In his new book, Invisible Men, author Ken Quattro tells the stories of sixteen African American artists who were trailblazers in the comic book industry, including a Northeast Pennsylvania artist named Elmer C. Stoner (1897-1969). Stoner was born and grew up in Wilkes-Barre and was a lifelong friend of Norman H. Dennis, as their fathers before them had been.
Long after Stoner moved to New York where he was first a part of the Harlem Renaissance, and later when he and his wife purchased an apartment building in Greenwich Village where he lived for the remainder of his life, he would return to Wilkes-Barre several times a year to visit Norman Dennis and his family—until the year he died. Denise Dennis and Darryl Gore have vivid memories of the Stoners. They didn’t have children, but had two large boxer dogs that traveled with them!
In the 1930s, when comic books were in their infancy, Elmer Stoner (1897-1969) was one of the first African American artists to break into the industry. He drew for DC Comics before they were called DC Comics and even drew “Captain Marvel” for Fawcett, among many other characters.
As Quattro explains in his book, these artists were “invisible” because the comic book publishers who purchased their work didn’t necessarily know they were African American.
Each of the artists featured in Invisible Men worked independently and sold their work through “shops” or studios that served as middlemen who then sold the artists’ work to publishers. Sadly, this was the only way Black artists could work during an era when racial discrimination in the workplace was acceptable. According to Quattro, Stoner opened the door for other Black artists to work in the comic book industry.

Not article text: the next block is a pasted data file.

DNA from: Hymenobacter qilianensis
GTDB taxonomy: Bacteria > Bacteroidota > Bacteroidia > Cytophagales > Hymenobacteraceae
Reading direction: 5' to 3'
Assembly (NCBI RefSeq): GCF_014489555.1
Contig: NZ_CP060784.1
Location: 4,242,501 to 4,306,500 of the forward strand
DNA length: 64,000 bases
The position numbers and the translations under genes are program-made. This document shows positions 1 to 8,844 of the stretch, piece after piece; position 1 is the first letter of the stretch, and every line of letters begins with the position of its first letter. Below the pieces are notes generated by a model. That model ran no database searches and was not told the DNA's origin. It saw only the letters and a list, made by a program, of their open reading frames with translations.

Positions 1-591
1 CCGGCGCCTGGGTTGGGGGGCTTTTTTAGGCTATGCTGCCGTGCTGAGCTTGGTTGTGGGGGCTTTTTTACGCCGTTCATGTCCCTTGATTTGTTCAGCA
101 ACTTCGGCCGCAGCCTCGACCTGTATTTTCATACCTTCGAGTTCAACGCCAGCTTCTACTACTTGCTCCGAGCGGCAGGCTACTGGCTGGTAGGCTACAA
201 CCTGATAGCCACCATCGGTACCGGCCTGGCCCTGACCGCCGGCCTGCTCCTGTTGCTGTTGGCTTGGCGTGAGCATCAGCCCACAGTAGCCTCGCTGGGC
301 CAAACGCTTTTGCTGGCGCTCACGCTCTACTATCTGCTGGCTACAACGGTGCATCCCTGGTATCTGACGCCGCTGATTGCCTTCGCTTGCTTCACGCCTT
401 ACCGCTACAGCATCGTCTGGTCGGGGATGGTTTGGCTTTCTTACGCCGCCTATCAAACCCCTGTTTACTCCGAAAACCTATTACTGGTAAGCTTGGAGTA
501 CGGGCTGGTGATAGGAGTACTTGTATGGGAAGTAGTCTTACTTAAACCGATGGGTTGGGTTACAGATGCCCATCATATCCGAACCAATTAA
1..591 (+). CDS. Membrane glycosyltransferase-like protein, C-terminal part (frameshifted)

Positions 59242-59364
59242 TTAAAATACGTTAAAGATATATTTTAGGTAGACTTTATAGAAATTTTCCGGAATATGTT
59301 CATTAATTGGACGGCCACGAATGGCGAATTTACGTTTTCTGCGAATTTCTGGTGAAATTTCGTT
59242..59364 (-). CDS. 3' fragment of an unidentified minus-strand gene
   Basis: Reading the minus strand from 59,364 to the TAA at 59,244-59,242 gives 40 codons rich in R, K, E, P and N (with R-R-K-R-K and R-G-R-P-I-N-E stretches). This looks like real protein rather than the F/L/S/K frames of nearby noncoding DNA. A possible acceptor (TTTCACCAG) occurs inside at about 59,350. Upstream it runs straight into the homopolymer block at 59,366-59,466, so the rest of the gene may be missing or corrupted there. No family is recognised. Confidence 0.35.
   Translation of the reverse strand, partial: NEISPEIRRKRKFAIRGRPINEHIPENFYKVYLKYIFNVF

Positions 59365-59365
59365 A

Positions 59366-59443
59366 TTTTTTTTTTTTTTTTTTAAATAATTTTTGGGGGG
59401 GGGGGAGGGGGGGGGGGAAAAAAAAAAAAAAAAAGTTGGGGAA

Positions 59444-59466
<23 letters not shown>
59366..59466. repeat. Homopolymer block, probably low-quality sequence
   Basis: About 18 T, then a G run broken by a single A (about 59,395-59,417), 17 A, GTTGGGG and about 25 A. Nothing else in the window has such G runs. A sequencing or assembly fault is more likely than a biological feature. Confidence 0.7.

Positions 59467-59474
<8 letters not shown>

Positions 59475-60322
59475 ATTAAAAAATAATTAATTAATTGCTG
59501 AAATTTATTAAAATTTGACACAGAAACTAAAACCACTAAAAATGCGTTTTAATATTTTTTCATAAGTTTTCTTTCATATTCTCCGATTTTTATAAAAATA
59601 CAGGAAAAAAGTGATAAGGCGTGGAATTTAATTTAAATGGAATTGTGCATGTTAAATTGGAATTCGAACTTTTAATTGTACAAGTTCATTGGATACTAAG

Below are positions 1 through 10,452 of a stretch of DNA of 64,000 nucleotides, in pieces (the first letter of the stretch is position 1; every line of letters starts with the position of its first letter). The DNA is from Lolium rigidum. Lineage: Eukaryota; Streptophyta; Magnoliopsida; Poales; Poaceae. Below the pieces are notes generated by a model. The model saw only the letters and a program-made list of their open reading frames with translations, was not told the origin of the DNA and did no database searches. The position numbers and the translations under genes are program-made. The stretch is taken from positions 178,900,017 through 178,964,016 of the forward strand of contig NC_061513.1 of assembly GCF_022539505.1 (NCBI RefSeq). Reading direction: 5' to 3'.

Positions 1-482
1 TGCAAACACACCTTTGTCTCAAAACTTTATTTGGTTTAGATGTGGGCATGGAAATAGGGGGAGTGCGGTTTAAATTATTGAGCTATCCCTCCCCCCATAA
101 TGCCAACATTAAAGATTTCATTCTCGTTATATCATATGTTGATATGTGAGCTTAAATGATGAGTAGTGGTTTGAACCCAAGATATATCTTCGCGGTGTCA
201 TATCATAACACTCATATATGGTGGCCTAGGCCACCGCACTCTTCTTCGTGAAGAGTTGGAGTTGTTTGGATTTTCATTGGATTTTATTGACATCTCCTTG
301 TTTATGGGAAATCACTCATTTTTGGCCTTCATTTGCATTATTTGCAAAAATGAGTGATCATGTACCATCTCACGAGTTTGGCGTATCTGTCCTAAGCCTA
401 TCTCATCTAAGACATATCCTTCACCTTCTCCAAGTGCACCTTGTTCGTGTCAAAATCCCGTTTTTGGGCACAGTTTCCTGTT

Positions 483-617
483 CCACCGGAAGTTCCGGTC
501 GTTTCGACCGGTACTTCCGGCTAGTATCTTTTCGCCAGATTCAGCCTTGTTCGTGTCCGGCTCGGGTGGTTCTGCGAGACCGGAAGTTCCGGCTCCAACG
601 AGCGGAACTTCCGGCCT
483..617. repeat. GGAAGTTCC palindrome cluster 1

When Stoner was an adolescent in Wilkes-Barre, he worked for the Kirby Store, and was the protégé of philanthropist, F. M. Kirby. When Stoner was accepted to study at the prestigious Pennsylvania Academy of Fine Arts in Philadelphia, Kirby is said to have funded his education. Stoner was then awarded the Prix de Rome, which made it possible for him to study in Rome. Later, he was named Artist Laureate of Pennsylvania.
When Denise Dennis lived in New York, her apartment was around the corner from Elmer Stoner’s widow, Henriette, and Denise visited her often. Henriette Stoner still lived in their beautiful penthouse apartment with its magnificent skylight overhead, and kept Elmer’s tall easel and Steinway piano under the skylight, exactly as they had been when he was alive.
Stoner was primarily an artist and portrait painter. His work, which sells in auctions today, includes poignant paintings of the grim mining towns of Northeast Pennsylvania during the early twentieth century. His landscape paintings include a beautiful painting of he Dennis Farm. With Ken Quattro’s help, Denise Dennis hopes to find Elmer Stoner’s painting of the Dennis Farm.